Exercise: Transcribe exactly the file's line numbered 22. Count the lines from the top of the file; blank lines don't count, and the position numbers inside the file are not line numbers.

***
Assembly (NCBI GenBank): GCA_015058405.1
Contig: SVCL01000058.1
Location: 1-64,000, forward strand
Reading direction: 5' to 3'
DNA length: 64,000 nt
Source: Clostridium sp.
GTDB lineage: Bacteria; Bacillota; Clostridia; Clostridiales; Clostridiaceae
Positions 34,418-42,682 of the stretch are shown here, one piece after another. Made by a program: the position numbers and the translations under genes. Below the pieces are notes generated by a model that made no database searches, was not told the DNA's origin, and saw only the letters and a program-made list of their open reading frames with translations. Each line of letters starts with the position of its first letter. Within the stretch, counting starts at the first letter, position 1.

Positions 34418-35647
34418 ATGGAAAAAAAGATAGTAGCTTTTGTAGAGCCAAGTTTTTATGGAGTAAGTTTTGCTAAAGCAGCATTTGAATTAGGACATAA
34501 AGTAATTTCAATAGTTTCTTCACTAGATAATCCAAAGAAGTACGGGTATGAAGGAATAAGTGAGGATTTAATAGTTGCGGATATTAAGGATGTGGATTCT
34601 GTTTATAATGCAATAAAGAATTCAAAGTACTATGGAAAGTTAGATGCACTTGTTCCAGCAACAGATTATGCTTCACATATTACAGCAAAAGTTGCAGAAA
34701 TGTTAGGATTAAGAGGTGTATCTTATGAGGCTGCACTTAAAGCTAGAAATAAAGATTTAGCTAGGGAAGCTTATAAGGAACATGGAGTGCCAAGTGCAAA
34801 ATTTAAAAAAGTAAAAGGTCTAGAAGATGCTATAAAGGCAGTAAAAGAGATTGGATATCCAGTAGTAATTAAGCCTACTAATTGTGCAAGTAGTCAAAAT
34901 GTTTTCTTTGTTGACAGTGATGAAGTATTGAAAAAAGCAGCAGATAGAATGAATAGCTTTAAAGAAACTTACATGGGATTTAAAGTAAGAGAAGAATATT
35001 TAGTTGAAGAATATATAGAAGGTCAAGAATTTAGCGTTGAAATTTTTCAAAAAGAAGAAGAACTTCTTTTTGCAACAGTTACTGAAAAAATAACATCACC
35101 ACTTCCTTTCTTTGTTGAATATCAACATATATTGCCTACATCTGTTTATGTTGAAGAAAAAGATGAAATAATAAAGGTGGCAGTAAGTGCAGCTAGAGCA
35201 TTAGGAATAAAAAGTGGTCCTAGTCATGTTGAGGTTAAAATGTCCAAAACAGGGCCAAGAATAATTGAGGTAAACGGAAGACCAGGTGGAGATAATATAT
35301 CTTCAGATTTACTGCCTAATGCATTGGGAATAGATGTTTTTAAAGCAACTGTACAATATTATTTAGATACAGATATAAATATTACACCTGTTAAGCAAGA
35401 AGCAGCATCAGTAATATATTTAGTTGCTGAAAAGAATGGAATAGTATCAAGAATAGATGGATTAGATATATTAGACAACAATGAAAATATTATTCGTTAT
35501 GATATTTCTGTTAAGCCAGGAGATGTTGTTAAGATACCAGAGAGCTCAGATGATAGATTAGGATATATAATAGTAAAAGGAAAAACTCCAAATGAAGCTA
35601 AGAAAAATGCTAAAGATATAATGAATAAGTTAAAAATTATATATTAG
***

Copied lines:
35601 AGAAAAATGCTAAAGATATAATGAATAAGTTAAAAATTATATATTAG